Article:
Paris To Go

30 Piece Year Round Wardrobe


I'm grateful for everyone who has followed my journey from tenuous grip on reality to brink of sanity, so it seems only fair to give you an update now that I've descended into complete madness. And thank you so much for your lovely messages of concern. I promise I'm ok. Yesterday I drank kombucha that I did not brew, so life is pretty good right now. As you know, I finally ended the Khloe Lamar relationship I had with cardigans, taking the advice of Genevieve Antoine Dariaux and wearing coats instead of a separate sweater or jacket, which Jane Birkin still does. I gave away my espadrilles because one of my French friends- actually, friend is a strong term- hated them, comparing them to ballerines. It seemed unreasonable to have so many pairs of shoes in such a small wardrobe, and white sneakers are just as breathable and summery, but more versatile, less cliche American girl pretending to be French anyway.

A little context: Now I work in an office at a Fortune 500 company with a business casual dress code (I still need formal business attire 2+ days a week), hike on lunch breaks, commute by car to work, take TRX classes (okay only one), swim, and in my spare time garden, shuck beans, build furniture, shovel snow, and can local produce. These secondhand clothes handle all of that, and since weather doesn't vary much from season to season, I don't need a separate capsule every few months. There's enough that my clothes and shoes rest between wears, and I don't think I've mended anything once this year (Paris was a lot rougher on clothes). I can wash everything in a single laundry load with castile soap and hang dry- even woolens dry overnight.

  1. Levi's Wedgie high rise, Coyote Desert
  2. Classic tint Levi's
  3. Levi's Wedgie cuff shorts
  4. Equipment cotton shirt (heavily tailored)
  5. L'ecole des Femmes Oui shirt
  6. Plaid Isabel Marant Etoile shirt
  7. Black H&M tank top
  8. Black American Apparel crop top
  9. Black H&M ribbed top
  10. Reformation Piper top
  11. Reformation Axel bodysuit
  12. American Apparel ponte foil dress
  13. Dior black dress
  14. Dior navy dress
  15. Dior gray dress
  16. Louis Vuitton black wool skirt
  17. American Apparel circle skirt
  18. Louis Vuitton raincoat
  19. Camel Dior coat
  20. A Wool Story socks, hat, and mittens
  21. Merino wool turtleneck
  22. Pact Organic socks and leggings
  23. Christian Louboutin simple pumps
  24. Ferragamo Vara
  25. Stuart Weitzman boots
  26. Nike Wedge Sky Hi's
  27. Nike Air Force 1's
  28. Longchamp Pliage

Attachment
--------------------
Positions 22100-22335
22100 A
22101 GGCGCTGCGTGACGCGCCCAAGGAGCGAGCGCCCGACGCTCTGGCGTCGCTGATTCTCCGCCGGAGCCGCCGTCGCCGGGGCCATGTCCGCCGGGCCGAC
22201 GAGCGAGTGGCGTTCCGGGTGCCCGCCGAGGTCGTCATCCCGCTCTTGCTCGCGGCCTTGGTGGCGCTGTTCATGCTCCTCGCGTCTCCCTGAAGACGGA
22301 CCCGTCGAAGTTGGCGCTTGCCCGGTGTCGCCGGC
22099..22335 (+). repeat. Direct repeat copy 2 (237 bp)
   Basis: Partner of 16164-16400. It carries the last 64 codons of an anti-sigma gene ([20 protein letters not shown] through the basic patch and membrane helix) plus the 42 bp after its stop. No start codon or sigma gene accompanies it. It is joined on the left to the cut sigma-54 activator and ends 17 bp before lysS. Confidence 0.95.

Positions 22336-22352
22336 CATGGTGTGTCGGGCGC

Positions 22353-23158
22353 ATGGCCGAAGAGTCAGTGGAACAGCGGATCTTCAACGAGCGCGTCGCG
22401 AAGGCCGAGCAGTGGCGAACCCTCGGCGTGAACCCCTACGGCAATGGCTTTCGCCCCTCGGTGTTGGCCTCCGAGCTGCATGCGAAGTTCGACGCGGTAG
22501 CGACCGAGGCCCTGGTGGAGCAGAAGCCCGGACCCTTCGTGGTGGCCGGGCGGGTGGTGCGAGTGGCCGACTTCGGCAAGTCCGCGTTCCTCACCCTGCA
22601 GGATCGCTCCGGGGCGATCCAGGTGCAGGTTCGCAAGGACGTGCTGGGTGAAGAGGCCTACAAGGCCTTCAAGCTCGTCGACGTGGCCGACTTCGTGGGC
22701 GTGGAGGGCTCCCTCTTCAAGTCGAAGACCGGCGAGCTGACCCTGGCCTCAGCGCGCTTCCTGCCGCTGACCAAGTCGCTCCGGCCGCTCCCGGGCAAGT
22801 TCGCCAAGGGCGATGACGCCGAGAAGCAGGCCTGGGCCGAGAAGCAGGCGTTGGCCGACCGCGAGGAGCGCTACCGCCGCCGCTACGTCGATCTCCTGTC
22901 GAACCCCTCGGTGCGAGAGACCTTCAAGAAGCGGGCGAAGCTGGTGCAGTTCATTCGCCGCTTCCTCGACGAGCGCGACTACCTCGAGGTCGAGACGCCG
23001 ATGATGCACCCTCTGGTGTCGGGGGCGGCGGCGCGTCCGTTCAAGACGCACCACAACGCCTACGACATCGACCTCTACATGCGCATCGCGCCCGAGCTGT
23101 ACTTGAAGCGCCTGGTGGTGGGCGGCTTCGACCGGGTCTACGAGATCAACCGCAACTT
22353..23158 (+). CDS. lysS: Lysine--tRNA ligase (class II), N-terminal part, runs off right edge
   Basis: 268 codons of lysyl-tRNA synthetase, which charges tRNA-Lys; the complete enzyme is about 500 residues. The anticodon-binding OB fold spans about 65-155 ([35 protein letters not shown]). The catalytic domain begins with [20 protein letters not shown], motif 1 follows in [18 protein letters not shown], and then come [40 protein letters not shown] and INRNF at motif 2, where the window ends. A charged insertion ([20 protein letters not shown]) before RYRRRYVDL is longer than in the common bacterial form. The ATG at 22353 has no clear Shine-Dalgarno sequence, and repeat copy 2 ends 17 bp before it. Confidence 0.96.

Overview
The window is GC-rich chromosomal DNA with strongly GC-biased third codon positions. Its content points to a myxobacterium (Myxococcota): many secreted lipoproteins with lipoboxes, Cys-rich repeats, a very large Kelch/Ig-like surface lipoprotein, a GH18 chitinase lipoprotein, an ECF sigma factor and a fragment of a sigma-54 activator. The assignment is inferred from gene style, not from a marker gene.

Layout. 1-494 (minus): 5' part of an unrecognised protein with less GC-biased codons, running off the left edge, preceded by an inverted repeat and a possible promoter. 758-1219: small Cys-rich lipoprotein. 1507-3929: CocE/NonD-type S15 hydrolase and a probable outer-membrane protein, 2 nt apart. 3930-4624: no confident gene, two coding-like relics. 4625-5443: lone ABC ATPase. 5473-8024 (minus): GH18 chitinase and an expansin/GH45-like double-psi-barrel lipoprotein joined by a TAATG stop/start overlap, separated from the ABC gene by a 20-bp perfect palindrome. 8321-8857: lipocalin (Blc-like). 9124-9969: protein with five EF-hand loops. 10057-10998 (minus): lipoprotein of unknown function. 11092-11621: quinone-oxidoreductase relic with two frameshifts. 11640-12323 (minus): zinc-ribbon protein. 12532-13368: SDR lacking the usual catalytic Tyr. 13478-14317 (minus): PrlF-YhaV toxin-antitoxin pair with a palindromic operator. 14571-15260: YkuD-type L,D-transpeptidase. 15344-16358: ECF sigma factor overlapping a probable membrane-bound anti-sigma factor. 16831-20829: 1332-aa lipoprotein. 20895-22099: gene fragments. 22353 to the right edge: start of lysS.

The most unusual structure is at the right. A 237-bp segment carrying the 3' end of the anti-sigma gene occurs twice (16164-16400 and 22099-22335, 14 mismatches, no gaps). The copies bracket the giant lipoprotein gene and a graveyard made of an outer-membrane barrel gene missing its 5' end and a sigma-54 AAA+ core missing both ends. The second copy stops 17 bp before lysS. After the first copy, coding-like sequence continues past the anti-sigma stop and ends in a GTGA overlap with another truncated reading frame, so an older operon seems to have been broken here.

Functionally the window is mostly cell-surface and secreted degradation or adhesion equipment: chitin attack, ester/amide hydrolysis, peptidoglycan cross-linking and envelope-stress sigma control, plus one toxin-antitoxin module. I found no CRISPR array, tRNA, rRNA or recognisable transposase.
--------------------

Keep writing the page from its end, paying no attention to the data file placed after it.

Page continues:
29. American Apparel swimsuit
  30. Four bras, ten bottoms, four garter belts, one pair Swedish Stockings
That's it! I promise, I'm not demanding that everyone reduce their wardrobe to this point. Because I'm self-absorbed, I was under the impression these posts were about me, not you. Plus I have very little control over my own life right now, and what I wear is one of the few things I can control, so I'm taking these rigors to an extreme. But I don't think my life is very different from the average twenty something working person. I go to work and have fun and hang out with friends and travel with only these clothes, so it's definitely possible to exist in today's modern society without needing a different outfit for every single occasion. 

I detailed the costs in this post. I budgeted comparatively more for things like shoes because, at the time of purchase, my feet were my main mode of transportation. Along with lingerie, they form the basis for everything else, so it makes sense to spend a little. Coats are another important investment piece, at least if you live in the city, since everyone sees you in them most days of the year. I prefer lightweight, natural, temperature regulating fibers, like linen, camel, or merino wool, but wear a small percentage of synthetics. Anyway, even when my life and emotions are unstable, my wardrobe remains constant, enduring. Each garment has survived unspeakable abuse, and I cherish them more each day, probably because they don't constantly disappoint me like humans do.

Is Zero Waste More Expensive?

At my lowest point this year, I lived out of my car. I don't want to spend much time discussing it, especially in light of what's happening today, because I know I had it really good. Everybody helped me and was nice to me and in between nights in a national park (or sunflower field, on hot nights), I enjoyed free travel to amazing places for work. So, for the record, I know my life is privileged and ridiculous and not anywhere near the realm of reality for most, even when I was broke and sleeping in a car. Before reaching that point, I sold off most possessions flaunted on this blog- my wedding ring, computer, and flatware, surprisingly, were the hardest to part with, and I didn't even like my wedding ring at first. Turns out that even with like twelve secondhand things a person can be materialistic (I still worked more than 40 hours a week and needed business attire, so I kept some clothes, sold others. I didn't want people to realize I lived out of my car, and having few possessions made this easier. I could hide everything I owned in a suitcase in the trunk).  My mom used to joke that someday I'd live in a cardboard box but wear Versace. It's funny now that I look back on it. I'd never wear Versace!

The point of me mentioning this is, I know zero waste is not more expensive because I couldn't afford bottled water, chemical-laden personal products, or Kleenex, but I could refill a mason jar I found on the street at parks and libraries and use handkerchiefs I got for next to nothing at a thrift shop and washed in a waterfall with a multitasking bar of soap that was free from Whole Foods thanks to digital coupons. I can't eat gluten, so a lot of the packaged options most people rely on when they live in cars were impossible for me. Citrus and carrots and bulk nuts and other long-lasting fresh produce (including organic rescued produce) kept me healthy and satisfied instead. I still eat a lot of rescued and homegrown food even now, and a lot more raw foods without sauces or preservatives, since I couldn't cook in the car. This style of eating results in natural savings (note: this post is not directed at people who live in food deserts or who, because of environmental racism, do not have access to fresh fruits and vegetables).